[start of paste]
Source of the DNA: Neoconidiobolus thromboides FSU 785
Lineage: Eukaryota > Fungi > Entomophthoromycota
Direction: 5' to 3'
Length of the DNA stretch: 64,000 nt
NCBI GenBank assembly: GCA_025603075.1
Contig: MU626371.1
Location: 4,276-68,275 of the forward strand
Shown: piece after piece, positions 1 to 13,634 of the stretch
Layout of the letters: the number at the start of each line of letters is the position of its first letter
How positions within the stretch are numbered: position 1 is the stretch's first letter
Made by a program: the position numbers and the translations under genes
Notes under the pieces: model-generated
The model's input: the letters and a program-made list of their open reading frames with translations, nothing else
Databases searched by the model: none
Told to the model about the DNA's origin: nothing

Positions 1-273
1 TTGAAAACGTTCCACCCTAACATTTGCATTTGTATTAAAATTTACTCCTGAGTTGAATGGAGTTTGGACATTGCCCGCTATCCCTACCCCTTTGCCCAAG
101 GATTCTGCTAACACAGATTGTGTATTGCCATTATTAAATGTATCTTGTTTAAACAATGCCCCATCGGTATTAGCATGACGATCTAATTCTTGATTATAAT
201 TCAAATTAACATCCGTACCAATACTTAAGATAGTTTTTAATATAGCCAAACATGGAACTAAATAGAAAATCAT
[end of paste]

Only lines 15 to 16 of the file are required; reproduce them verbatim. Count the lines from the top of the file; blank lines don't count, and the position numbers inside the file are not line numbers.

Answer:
Told to the model about the DNA's origin: nothing

Positions 1-273